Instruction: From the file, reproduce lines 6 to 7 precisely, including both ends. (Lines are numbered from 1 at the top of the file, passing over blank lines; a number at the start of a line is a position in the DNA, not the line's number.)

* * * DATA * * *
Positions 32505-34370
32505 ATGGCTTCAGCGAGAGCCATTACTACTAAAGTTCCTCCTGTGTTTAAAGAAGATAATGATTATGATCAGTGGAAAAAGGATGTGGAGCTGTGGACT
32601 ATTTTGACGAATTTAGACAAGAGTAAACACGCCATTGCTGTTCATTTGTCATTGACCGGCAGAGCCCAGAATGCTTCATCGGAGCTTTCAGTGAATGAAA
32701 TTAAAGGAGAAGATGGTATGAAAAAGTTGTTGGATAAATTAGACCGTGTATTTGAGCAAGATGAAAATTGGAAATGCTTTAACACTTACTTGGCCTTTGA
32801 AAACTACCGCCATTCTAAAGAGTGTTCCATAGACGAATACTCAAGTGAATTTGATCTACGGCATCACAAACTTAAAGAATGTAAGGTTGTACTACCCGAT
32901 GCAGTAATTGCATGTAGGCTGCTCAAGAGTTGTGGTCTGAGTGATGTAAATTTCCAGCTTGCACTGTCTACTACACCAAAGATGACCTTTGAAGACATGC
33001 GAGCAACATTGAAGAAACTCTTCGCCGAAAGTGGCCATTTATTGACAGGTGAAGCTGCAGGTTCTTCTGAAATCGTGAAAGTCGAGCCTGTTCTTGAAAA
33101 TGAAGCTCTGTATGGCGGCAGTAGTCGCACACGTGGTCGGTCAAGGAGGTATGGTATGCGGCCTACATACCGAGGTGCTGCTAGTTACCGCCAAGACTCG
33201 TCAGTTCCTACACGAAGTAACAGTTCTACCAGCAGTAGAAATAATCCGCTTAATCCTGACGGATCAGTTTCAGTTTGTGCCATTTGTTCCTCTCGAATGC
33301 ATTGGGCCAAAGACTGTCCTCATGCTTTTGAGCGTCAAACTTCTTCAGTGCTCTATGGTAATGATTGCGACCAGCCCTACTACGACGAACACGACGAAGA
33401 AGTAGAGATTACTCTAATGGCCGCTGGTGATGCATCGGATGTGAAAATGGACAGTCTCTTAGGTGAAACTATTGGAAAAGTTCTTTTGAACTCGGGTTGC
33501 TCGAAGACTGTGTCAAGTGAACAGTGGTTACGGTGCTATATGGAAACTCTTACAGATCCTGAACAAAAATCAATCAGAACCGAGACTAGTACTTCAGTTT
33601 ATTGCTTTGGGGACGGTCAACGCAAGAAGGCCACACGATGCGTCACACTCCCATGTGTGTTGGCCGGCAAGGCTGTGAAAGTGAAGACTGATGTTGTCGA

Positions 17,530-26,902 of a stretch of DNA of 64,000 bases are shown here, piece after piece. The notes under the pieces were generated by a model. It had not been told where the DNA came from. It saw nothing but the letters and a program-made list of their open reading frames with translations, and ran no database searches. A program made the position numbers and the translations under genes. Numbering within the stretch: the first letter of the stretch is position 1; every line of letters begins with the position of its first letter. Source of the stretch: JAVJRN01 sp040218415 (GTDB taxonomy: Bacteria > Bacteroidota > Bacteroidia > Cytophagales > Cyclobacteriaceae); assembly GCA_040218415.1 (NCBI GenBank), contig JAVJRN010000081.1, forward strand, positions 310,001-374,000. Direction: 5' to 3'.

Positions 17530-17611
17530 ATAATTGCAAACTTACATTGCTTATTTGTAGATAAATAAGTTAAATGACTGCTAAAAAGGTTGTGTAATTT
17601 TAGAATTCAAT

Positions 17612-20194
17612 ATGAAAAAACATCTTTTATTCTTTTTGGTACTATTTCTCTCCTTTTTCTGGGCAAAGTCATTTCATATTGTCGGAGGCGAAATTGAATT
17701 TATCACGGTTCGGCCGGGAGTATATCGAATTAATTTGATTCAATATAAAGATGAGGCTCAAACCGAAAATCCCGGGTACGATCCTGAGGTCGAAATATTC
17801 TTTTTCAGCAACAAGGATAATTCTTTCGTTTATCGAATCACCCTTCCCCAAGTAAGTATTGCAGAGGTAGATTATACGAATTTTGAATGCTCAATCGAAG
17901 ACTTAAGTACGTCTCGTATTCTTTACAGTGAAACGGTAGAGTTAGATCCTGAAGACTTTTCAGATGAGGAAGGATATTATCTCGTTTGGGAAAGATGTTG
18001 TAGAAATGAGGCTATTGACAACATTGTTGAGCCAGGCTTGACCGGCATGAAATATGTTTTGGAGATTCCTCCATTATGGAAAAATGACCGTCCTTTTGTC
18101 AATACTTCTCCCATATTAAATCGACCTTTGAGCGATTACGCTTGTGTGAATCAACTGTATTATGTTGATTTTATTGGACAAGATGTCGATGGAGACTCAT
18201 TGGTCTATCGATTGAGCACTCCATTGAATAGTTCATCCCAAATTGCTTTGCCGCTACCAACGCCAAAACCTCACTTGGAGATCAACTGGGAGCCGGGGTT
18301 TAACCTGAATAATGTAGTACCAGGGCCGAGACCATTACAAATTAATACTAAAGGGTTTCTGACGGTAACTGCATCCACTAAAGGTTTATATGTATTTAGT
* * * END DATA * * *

32901 GCAGTAATTGCATGTAGGCTGCTCAAGAGTTGTGGTCTGAGTGATGTAAATTTCCAGCTTGCACTGTCTACTACACCAAAGATGACCTTTGAAGACATGC
33001 GAGCAACATTGAAGAAACTCTTCGCCGAAAGTGGCCATTTATTGACAGGTGAAGCTGCAGGTTCTTCTGAAATCGTGAAAGTCGAGCCTGTTCTTGAAAA